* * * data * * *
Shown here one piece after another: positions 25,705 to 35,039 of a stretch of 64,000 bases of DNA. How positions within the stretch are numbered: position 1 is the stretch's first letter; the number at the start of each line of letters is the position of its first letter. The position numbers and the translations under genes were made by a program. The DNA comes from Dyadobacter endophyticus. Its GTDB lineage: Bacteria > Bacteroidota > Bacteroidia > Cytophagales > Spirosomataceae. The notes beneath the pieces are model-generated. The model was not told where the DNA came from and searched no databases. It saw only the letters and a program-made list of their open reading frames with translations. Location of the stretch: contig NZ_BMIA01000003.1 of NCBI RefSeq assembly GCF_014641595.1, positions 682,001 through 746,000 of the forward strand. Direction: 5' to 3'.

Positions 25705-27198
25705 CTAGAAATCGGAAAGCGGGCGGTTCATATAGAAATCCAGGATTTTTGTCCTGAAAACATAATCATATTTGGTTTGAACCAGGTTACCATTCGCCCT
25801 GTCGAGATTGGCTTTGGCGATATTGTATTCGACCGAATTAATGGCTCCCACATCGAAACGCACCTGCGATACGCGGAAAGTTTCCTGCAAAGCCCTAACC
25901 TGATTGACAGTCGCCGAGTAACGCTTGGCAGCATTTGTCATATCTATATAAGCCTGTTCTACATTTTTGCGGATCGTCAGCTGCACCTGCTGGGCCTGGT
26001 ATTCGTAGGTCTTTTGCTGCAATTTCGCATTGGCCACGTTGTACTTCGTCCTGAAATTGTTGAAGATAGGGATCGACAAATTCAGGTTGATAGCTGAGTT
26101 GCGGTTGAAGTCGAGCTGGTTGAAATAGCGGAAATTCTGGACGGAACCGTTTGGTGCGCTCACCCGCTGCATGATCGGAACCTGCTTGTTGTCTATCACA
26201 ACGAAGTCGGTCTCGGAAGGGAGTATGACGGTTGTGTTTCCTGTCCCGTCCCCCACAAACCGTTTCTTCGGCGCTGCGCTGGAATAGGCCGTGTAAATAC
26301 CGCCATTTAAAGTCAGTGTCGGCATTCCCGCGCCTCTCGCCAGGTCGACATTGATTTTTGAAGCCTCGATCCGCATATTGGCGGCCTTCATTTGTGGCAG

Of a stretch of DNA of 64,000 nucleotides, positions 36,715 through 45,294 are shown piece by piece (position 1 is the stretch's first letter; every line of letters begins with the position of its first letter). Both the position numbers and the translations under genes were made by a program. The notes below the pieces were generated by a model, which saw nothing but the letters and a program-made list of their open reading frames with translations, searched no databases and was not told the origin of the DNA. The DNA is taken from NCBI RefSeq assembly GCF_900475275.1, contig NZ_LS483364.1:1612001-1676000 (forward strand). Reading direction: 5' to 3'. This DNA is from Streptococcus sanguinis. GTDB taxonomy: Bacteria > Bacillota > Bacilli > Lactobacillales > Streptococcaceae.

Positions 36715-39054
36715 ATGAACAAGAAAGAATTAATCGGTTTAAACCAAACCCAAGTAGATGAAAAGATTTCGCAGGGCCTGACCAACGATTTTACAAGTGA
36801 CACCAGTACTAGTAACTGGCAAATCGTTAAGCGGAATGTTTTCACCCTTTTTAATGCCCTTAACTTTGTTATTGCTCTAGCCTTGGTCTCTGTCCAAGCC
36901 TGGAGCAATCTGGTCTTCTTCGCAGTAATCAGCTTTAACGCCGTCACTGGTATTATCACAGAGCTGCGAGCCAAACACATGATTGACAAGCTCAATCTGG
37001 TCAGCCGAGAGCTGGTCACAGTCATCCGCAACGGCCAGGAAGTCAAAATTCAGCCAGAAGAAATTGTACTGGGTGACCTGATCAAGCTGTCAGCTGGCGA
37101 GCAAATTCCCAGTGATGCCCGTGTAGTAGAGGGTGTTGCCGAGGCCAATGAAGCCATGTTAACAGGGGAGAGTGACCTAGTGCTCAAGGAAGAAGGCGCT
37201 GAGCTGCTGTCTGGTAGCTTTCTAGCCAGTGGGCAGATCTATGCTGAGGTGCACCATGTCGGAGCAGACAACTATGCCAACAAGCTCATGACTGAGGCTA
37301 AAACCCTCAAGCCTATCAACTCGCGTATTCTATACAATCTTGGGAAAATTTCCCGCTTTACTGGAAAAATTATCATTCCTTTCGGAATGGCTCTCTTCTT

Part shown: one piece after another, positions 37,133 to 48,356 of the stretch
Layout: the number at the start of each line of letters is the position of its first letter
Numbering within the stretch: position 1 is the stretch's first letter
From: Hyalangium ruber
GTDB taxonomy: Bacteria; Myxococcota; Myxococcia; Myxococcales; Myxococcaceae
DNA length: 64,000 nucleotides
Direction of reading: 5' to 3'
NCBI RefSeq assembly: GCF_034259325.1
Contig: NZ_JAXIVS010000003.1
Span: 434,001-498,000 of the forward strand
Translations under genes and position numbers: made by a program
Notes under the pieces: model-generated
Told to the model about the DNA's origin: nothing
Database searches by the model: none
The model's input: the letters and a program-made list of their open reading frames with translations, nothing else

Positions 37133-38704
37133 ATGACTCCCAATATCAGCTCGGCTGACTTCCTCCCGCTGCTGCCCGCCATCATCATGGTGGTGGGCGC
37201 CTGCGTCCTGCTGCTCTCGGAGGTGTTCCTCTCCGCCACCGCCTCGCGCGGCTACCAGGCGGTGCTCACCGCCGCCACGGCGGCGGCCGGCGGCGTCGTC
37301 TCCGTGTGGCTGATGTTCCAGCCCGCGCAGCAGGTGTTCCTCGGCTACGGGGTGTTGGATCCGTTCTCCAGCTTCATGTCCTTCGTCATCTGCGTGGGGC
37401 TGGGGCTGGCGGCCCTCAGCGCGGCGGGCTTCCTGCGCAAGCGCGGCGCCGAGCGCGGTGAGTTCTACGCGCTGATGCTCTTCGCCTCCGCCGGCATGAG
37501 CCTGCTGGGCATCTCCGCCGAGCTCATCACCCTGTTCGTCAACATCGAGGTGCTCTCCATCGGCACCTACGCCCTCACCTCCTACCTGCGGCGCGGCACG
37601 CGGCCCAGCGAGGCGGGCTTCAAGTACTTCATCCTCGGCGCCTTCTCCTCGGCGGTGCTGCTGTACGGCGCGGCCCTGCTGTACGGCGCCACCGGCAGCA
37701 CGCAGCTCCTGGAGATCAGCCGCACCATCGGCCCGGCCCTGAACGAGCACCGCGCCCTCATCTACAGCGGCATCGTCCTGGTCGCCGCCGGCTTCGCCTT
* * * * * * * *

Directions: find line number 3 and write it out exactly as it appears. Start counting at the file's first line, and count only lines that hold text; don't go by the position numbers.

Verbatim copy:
25705 CTAGAAATCGGAAAGCGGGCGGTTCATATAGAAATCCAGGATTTTTGTCCTGAAAACATAATCATATTTGGTTTGAACCAGGTTACCATTCGCCCT